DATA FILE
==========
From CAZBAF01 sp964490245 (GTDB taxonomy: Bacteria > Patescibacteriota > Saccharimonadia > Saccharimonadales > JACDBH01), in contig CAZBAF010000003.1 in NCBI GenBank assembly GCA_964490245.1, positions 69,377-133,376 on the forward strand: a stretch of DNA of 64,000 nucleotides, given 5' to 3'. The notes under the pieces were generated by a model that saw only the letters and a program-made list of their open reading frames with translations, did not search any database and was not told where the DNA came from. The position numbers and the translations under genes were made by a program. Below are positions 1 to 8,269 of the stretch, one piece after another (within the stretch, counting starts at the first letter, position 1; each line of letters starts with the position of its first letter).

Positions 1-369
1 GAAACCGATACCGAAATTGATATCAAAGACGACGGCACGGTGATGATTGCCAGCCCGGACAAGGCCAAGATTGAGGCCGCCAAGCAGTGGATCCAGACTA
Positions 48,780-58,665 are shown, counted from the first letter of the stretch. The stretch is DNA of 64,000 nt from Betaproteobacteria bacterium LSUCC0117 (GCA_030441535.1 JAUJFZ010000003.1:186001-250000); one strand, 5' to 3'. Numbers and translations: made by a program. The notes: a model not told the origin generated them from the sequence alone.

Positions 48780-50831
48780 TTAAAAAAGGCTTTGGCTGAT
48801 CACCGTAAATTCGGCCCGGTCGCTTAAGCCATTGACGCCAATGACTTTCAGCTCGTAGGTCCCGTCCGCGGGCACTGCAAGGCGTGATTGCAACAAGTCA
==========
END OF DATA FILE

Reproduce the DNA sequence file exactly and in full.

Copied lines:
From CAZBAF01 sp964490245 (GTDB taxonomy: Bacteria > Patescibacteriota > Saccharimonadia > Saccharimonadales > JACDBH01), in contig CAZBAF010000003.1 in NCBI GenBank assembly GCA_964490245.1, positions 69,377-133,376 on the forward strand: a stretch of DNA of 64,000 nucleotides, given 5' to 3'. The notes under the pieces were generated by a model that saw only the letters and a program-made list of their open reading frames with translations, did not search any database and was not told where the DNA came from. The position numbers and the translations under genes were made by a program. Below are positions 1 to 8,269 of the stretch, one piece after another (within the stretch, counting starts at the first letter, position 1; each line of letters starts with the position of its first letter).

Positions 1-369
1 GAAACCGATACCGAAATTGATATCAAAGACGACGGCACGGTGATGATTGCCAGCCCGGACAAGGCCAAGATTGAGGCCGCCAAGCAGTGGATCCAGACTA
Positions 48,780-58,665 are shown, counted from the first letter of the stretch. The stretch is DNA of 64,000 nt from Betaproteobacteria bacterium LSUCC0117 (GCA_030441535.1 JAUJFZ010000003.1:186001-250000); one strand, 5' to 3'. Numbers and translations: made by a program. The notes: a model not told the origin generated them from the sequence alone.

Positions 48780-50831
48780 TTAAAAAAGGCTTTGGCTGAT
48801 CACCGTAAATTCGGCCCGGTCGCTTAAGCCATTGACGCCAATGACTTTCAGCTCGTAGGTCCCGTCCGCGGGCACTGCAAGGCGTGATTGCAACAAGTCA